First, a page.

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Does spinal fusion surgery benefit the doctor more than the patient?

An article on the front page of the Washington Post, Spinal fusions serve as case study for debate over when certain surgeries are necessary, captured my attention this morning. I’m excited to see that the mainstream media is reporting on the issue of overdiagnosis and overtreatment, and this article is one of a series of reports called The Cost of Healing: How America Puts the Wrong Price on Healthcare by Peter Whoriskey and Dan Keating .

In the article they cover how:

  • the number of spinal fusion surgeries has increased dramatically over the last 20 years
  • audits show that many of these surgeries are unnecessary because they either do not help the patient or they result in increased pain and disability (harm)
  • doctors may not be discussing the potential harms the surgeries may cause or offer other less-invasive options to patients
  • the costs for spinal fusion surgeries have increased, benefiting hospitals, doctors and medical equipment suppliers
  • the policy statement of the International Society for the Advancement of Spine Surgery states that there may be “overuse procedures beyond what the current state of medical evidence really supports”. Click here to read the entire ISASS policy statement. I thought it was interesting to read their recommendations for the conditions when lumbar fusion is medically indicated, indicated on a case-by-case basis, and not medically appropriate.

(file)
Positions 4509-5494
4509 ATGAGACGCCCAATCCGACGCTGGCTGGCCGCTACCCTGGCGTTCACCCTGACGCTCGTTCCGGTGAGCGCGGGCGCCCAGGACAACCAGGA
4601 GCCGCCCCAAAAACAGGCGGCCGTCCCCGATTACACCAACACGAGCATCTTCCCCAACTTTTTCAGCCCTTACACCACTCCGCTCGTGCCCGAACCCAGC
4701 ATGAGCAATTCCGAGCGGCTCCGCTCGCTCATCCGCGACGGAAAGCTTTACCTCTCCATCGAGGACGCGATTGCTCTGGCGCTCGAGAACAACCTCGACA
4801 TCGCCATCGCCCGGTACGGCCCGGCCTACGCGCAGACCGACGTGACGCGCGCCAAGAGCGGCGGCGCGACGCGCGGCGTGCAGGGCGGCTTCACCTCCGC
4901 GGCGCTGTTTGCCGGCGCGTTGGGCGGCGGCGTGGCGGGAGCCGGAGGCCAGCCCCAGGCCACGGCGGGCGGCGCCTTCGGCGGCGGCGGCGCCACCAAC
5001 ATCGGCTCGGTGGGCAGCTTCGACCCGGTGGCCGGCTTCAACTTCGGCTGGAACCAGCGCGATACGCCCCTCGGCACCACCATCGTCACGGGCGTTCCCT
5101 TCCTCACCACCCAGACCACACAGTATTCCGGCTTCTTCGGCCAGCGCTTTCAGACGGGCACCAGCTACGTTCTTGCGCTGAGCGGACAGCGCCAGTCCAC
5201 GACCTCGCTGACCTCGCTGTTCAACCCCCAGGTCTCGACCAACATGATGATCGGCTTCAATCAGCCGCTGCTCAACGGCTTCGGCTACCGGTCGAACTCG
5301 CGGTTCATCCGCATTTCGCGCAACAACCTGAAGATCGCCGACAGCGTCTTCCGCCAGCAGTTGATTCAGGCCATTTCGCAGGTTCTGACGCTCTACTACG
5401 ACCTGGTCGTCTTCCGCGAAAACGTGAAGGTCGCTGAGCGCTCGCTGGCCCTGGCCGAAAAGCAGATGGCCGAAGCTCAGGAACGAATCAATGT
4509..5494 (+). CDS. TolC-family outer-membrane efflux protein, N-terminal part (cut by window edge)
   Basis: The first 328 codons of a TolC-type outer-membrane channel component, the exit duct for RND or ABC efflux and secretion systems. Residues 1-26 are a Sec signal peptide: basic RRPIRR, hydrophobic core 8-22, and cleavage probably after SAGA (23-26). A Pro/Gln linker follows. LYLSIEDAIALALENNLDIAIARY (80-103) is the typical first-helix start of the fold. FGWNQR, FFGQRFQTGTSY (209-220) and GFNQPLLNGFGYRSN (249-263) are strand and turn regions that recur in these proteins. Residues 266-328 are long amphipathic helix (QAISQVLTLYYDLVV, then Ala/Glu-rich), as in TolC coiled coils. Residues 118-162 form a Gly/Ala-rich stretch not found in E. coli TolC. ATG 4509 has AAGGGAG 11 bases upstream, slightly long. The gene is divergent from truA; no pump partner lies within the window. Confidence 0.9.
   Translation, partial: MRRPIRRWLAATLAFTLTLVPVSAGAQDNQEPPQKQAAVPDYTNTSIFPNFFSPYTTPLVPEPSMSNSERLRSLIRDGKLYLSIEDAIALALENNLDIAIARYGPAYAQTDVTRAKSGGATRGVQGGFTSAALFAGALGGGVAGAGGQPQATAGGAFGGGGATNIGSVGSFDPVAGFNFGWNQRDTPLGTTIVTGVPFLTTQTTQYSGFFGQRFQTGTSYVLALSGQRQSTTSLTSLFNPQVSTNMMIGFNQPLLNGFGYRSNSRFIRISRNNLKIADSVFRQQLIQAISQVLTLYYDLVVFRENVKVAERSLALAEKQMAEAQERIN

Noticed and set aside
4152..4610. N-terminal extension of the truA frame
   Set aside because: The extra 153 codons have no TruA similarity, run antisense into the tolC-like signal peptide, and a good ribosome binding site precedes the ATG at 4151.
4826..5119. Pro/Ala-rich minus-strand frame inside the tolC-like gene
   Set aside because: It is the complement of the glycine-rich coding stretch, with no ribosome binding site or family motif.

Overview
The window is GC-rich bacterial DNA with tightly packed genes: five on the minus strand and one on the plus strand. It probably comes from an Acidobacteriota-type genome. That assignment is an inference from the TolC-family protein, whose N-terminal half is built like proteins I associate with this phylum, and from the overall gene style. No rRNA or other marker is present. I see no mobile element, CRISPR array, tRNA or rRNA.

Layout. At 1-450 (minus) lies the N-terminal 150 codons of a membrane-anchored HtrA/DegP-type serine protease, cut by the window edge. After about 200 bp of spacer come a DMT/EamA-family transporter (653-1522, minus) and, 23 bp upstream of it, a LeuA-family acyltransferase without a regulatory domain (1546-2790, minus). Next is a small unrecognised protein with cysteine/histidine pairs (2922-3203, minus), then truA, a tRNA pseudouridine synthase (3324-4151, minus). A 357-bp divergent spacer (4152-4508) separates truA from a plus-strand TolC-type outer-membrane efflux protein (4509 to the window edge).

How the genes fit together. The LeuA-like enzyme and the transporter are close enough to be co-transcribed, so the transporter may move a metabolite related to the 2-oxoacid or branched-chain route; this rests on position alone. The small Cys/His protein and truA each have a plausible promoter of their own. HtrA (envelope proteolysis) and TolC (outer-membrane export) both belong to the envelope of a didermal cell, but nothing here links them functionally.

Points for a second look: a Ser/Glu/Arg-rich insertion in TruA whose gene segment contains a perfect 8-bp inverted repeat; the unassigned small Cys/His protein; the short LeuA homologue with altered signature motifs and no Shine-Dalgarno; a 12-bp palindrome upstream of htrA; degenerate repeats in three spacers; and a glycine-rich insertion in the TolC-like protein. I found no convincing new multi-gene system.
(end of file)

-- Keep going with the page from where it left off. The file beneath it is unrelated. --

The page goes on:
I believe one of the reasons for the increase in these surgeries is that patients are requesting them because they’re in pain and they want it relieved quickly which is totally understandable. While these surgeries do benefit some people, there are too many cases where it does not and they are being done despite the lack of medical evidence showing benefit.

In the article, there was an example of a man who had been operated on “four or five times” and didn’t seem to understand why he had to have these procedures other than the doctor told him that if he didn’t have the operation he’d have been paralyzed.  When this particular doctor’s records were reviewed by board-certified neurosurgeons, the findings were that 9 out 10 of the spinal fusion surgeries he performed were medically unnecessary. I wonder how many resulted in more harm than good for the patient?

Patients are people too!
If your doctor is recommending spinal fusion surgery for low back pain, ask about the risks if you have the surgery. Also, what are other less-invasive options that medical evidence has shown will benefit the patient? Ask questions and learn as much as you can so you feel confident that the treatment you decide to have is the best one for you.

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